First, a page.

It really is no exaggeration to say that we have spent our lives little more than a stone’s throw from the sea. Mind you, as we both come from England that’s not hard to do, I guess. I’m a Navy brat, so close proximity to the sea is a bit of a given. Graham wasn’t, but he too was raised very close to the sea. As we have moved around the world each of us has lived pretty much in clear sight of it. When we began to look for a home in Europe we set out a list of criteria to aid us in our search. Being “in clear sight of a moving body of water” was the only non-negotiable requirement. Climate was another significant factor, as were language and proximity to reasonable travel hubs.
I don’t think that even though most of the properties that we looked at on-line were at least 100 miles from the sea that we really thought that we would end up a 2-hour drive from it. But we did. Anyhow, during our last trip I had suggested that we make a run up to La Rochelle to scope out the old town. Graham had sailed there many years ago, but I had only sailed the coastlines of Normandy & Brittany as a kid and thought that it would make an interesting day trip. In the end we decided that it was a bit far to drive for lunch (3 hours each way) and, as by far the smallest of the three of us, it is I who gets to ride in the parcel shelf that is sold as the back seat of our car. I am getting too old to imitate a pretzel for 6 hours in a day unless we’re doing something really important! However, there was still a hankering to see the sea. So we settled on a drive down to the Dune du Pilat and the Arcachon Basin, which is a 2-hour drive from Les Terraces.
The run was uneventful but did serve a useful purpose as it led me to believe that taking the rocade clockwise around Bordeaux might be the faster way to get to Bordeaux-Merignac than the northern anti-clockwise route. As we headed SW away from Bordeaux the countryside flattened out, pancake style, and the foliage became much more heavily coniferous than in our end of the Gironde. The soil became remarkably more sandy (not that Mo saw anything as he had his head in a book swatting for his Baccau mocks).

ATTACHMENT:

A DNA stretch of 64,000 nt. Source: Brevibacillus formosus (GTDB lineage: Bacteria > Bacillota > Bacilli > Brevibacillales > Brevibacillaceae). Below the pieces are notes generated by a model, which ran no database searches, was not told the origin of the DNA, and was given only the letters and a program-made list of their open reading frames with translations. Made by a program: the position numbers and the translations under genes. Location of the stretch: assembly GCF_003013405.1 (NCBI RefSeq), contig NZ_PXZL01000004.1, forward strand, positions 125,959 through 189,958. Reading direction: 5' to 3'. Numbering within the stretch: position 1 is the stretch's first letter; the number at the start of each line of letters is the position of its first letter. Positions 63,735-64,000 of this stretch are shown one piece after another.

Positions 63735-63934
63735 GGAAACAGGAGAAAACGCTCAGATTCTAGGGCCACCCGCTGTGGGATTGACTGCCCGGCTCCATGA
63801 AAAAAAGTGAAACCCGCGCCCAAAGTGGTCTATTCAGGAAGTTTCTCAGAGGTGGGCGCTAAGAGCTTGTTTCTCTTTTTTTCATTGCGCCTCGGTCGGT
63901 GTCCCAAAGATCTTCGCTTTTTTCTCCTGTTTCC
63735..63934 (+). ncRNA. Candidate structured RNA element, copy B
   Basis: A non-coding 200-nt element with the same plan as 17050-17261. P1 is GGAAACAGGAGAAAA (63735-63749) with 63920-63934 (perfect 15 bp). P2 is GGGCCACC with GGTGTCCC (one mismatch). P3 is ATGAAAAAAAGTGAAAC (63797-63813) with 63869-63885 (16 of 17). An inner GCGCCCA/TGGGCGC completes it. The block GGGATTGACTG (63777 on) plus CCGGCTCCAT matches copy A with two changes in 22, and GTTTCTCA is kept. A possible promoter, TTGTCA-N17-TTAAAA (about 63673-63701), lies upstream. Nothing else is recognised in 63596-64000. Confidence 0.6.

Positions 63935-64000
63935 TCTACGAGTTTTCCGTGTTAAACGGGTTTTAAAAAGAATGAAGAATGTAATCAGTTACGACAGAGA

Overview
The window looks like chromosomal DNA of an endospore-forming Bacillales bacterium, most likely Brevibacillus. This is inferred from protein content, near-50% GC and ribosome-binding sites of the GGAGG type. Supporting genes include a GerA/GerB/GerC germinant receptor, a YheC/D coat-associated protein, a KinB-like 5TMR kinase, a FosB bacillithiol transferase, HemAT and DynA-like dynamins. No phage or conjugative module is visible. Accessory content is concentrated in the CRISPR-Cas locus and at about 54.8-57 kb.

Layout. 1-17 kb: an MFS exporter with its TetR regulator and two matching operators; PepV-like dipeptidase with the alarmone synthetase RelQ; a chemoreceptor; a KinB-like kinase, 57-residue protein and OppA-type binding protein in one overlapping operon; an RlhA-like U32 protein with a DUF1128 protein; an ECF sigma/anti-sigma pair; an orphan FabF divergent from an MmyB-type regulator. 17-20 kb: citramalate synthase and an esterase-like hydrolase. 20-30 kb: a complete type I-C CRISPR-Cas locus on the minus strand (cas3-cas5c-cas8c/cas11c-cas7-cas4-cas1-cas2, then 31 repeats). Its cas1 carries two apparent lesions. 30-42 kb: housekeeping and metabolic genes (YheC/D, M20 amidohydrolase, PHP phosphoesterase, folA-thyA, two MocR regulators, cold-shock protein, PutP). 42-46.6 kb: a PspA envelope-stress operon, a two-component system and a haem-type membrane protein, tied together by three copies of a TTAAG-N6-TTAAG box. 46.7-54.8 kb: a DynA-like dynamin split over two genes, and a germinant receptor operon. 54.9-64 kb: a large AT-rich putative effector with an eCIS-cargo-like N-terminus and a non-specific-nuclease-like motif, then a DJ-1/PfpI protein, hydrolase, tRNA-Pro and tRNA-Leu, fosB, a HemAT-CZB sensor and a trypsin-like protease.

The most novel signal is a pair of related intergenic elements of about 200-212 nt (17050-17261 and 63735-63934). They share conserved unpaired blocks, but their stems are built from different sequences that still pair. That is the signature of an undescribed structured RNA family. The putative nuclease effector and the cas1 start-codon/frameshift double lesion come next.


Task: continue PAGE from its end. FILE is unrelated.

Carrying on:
Once we turned off the A63 and onto the A660 for La Teste-de-Bouche we entered the realm of French holiday camps. I had visions of being back on the Isle of Wight (where I went to school) with sticks of rock and kiss-me-quick hats! I was astonished at the lines of traffic backed up towards the parking area adjacent to the Dune du Pilat – this was April. God knows what it is like in July & August.
Anyway, Mo and I went off to conquer the Dune, leaving Graham sat comfortably with a coffee in the warm spring sunshine. The Dune is amazing. Purportedly the largest in Europe (although my father, who lived in Denmark for more than 20 years wondered whether the Danish one, which has obliterated an entire village, might not be larger) I stood on its crest wondering why it was there. It is only one ridge deep, but high and long. Sadly, the tourism information office, which might have provided some explanatory literature, was closed and the signage by the Dune is only in French – mine wasn’t equal to the task of translating more than about 30% – so Mo and I could only conjecture.
A word to the wise ….. if you suffer from vertigo don’t attempt the ascent of the dune. I, who am happy to work at the top of a mast in a bosun’s chair, thought twice about the descent as the routine is that one climbs the dune using the stairs provided, but the descent is straight down through the sand and it is very steep, trust me!